With a rather clever trick, he earned even more from the combative Swedish royal family. He sold all those cannons he had made himself in Sweden to Amsterdam. In Amsterdam, the items were then offered on the arms market to purchasers from the Swedish army and sold off with generous profit margins. In the last 24 years of the Thirty Years’ War, from 1624 to 1648, De Geer thus supplied King Gustaaf Adolf with many millions of florins. And the Dutch East India Company, strengthened by those iron cannons from Västmanland, plundered the whole world.
Nowadays, the forest is the source of income, and iron and charcoal production are stories from the past. It takes a few decades, but then a bare forest has fortunately grown back to its former glory. A fairytale magnet for nature lovers.
For a few days, it is great to be entirely at one with nature. Making a fire, chopping wood, fetching water. It will keep you busy all day. The slowness of life is the luxury here.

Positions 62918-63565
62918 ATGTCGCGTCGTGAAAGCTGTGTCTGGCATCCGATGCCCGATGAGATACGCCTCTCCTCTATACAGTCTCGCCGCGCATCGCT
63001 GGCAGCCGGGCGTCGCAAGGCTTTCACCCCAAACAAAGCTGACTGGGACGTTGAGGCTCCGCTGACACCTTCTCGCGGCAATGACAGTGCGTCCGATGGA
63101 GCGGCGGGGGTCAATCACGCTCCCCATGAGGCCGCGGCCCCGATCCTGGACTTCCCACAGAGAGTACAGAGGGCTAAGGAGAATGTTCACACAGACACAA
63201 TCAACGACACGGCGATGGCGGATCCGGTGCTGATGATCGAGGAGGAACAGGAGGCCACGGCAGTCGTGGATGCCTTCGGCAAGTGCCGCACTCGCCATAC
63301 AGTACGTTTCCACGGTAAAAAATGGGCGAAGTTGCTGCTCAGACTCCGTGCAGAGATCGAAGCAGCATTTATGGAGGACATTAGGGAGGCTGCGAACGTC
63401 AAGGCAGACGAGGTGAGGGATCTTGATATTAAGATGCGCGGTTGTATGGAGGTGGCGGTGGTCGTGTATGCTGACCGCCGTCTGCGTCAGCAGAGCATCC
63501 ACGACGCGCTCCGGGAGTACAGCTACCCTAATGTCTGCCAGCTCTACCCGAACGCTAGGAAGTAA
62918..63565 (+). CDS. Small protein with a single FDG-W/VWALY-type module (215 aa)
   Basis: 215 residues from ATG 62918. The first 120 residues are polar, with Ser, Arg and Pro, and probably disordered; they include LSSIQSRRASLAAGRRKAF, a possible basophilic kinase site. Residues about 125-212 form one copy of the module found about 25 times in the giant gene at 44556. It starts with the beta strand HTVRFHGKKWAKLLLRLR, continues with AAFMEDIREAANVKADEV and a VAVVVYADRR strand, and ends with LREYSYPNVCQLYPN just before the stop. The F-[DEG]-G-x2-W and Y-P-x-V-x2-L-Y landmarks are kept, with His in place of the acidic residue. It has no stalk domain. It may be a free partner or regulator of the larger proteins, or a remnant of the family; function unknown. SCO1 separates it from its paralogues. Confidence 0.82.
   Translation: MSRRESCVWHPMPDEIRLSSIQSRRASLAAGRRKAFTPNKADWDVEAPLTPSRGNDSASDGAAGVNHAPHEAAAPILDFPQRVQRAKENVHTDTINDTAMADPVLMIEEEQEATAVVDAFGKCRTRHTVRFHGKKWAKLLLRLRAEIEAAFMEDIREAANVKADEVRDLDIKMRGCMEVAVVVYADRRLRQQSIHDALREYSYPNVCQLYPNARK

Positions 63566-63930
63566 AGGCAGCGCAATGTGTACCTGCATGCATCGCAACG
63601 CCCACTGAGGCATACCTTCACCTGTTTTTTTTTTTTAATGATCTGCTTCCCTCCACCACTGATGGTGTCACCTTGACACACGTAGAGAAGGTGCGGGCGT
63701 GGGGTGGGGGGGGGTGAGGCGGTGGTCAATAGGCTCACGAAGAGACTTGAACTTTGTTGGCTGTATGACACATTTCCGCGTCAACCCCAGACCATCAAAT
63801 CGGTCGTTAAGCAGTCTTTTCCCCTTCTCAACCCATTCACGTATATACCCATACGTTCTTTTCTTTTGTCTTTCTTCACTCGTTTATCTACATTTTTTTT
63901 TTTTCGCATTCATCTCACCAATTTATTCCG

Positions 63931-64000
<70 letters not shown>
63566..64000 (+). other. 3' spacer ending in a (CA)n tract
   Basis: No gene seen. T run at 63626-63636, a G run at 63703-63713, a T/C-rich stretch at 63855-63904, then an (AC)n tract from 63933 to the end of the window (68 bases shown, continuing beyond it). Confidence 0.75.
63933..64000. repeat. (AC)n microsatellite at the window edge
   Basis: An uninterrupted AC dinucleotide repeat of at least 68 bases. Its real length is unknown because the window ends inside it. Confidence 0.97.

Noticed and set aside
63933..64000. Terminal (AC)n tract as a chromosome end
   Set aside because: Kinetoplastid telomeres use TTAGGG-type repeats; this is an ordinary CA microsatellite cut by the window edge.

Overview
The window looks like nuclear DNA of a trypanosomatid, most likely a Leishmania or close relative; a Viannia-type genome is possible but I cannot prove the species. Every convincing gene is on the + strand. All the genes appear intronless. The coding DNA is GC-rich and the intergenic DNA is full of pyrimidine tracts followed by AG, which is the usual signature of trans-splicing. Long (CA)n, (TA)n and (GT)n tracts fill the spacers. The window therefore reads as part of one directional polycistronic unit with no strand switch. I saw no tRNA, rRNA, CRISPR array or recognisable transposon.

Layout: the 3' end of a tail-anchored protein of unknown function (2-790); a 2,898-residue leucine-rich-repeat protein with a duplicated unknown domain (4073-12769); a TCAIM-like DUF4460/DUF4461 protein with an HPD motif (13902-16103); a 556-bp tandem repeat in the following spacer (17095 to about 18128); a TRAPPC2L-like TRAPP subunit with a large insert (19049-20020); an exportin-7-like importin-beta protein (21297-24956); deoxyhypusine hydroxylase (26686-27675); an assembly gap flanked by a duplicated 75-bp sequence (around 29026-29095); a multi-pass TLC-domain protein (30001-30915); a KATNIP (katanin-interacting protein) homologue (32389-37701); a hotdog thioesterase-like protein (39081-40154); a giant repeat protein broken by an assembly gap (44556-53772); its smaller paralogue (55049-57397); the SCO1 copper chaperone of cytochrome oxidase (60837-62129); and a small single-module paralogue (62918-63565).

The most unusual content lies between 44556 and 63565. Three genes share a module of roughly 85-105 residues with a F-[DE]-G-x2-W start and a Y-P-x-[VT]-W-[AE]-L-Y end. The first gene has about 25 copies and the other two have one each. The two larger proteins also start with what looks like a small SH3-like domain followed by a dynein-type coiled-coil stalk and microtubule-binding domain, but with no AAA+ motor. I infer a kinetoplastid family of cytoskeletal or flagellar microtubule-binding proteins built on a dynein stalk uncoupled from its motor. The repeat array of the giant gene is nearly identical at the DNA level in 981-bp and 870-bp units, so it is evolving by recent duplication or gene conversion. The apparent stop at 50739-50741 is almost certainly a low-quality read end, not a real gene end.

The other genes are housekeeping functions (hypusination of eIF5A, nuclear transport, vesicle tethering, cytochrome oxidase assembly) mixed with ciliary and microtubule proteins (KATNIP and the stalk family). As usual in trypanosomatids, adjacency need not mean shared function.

The thermometer now reads 90 degrees and sweat drips from every pore in my body
Kolarbyn’s floating saunas are also pure luxury. A large wooden barrel and a black tarred hut floating on pontoons in the adjoining lake. Each on its own side of the lake. Nice and private. You heat them with wood. Of course. “Shall I put another block on it?” asks Silvia. The thermometer now reads 90 degrees, and sweat drips from every pore of my body. The oven door opens, and I pour a splash of water over the coals of the stove. The steam falls over us like a boiling blanket. “Aaargh,” we shout in unison and sprint out of the sauna to dive into the refreshing water with a splash.
Back at the camp, the blackened cauldron is still half full on small glowing coals in the fire pit. I add some pieces of birch wood, and soon small flames lick around the kettle. Would the charcoal makers have also known the luxury of fresh coffee?
Glamping in a poor man’s hut?
Back to basics, where running water comes from the stream and you prepare your food on an open fire. It sounds primitive, but all comforts have been thought of. Let your primal instincts triumph and immerse yourself in the Kolarbyn experience.